For me Deep Purple and Black Sabbath really cemented the decline into what was mistakenly named ‘Progressive Rock’. But then, Elvis Presley had a hand in this also. Brilliant though he was, his repackaging to a pure white audience started the train that carried it on to Led Zeppelin and beyond. Oh! and then there was Jimi….. a great blues man…. Misinterpreted by so many ‘wanna be’ Jimi’s. Enough said. 

 What about other areas that crossed over and formed part of the blues: Rag-time, boogie, and the like - where does your repertoire take you?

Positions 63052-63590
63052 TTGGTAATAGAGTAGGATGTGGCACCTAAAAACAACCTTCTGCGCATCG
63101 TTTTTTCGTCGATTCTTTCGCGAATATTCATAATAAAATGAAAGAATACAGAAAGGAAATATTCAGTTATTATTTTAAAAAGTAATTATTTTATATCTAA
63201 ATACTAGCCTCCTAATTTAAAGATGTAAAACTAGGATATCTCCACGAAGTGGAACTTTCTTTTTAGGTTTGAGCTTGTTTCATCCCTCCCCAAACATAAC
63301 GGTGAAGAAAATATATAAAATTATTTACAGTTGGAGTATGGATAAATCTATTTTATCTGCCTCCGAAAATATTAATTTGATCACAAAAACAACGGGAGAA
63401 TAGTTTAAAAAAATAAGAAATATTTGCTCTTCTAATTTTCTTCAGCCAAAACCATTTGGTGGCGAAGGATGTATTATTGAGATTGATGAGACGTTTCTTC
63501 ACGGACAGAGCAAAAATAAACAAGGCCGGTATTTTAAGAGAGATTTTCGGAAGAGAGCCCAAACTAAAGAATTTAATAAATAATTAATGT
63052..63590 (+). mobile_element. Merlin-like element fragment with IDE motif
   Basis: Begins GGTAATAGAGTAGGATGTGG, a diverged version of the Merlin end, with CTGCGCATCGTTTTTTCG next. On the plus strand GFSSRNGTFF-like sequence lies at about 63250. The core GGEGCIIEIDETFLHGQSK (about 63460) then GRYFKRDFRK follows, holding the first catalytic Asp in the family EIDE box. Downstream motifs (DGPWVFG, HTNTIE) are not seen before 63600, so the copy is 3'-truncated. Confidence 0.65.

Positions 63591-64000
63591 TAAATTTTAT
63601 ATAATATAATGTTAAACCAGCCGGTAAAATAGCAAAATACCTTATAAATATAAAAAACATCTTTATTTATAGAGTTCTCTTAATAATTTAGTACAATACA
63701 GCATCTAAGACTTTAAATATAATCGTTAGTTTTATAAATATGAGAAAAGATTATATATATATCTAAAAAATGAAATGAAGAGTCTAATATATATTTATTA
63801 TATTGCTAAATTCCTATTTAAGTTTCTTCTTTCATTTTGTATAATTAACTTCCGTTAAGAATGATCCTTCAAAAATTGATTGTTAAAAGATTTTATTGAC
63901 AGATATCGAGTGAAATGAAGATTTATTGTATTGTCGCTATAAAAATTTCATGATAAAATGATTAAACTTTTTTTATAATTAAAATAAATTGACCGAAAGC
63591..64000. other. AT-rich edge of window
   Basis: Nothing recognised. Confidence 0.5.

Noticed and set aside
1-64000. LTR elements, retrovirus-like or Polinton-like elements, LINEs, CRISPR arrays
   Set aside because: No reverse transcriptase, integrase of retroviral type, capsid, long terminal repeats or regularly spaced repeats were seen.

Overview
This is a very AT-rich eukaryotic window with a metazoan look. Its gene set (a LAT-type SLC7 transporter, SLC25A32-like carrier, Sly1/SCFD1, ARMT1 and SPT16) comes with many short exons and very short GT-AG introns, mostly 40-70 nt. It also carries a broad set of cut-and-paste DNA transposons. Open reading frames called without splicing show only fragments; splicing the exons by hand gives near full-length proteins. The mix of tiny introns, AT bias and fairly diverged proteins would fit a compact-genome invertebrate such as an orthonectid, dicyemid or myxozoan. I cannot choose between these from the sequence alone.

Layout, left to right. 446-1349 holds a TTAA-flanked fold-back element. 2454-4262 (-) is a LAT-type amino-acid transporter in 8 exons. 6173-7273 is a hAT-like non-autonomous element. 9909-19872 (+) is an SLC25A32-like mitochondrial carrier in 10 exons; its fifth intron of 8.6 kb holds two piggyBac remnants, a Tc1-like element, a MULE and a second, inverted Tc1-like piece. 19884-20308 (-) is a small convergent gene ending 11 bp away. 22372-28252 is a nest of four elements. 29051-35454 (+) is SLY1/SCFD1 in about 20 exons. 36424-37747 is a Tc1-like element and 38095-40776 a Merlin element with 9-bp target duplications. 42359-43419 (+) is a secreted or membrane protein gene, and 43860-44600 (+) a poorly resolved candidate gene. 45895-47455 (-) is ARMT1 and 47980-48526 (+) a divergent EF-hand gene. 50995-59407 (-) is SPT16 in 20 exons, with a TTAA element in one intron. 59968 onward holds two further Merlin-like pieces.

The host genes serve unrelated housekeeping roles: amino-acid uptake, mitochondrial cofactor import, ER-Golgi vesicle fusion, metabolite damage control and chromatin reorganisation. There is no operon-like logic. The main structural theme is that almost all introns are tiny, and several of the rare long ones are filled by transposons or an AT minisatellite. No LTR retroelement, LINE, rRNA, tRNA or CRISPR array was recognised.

Frankie: My repertoire takes me all over the genre and I certainly like to experiment with some of the ‘core elements’ of the blues. I will use different rhythms, often taking the music beyond a traditional blues feel but to me blues in context is about making people move to their present day grooves. Having said that, there are some universal truths about rhythm that blues music, at its best, has at its heart. We use shuffles, ska feel, rock and roll, soul groove, swing and more. Ragtime is perhaps slightly outside of my current repertoire. I tend to position my music nearer the groove music like Albert King and Albert Collins, Magic Sam and perhaps the current Gary Clarke Jr. even. Electric blues with, if anything, a modern 60’s retro feel. But I do pride myself on being a blues musician for the 21st Century so in a way, anything goes, as long as it sounds like blues. A generic label I would accept would be Rhythm and Blues and I know how many different connotations that has but it suits my band. Also, Blues and Boogie, that works for me.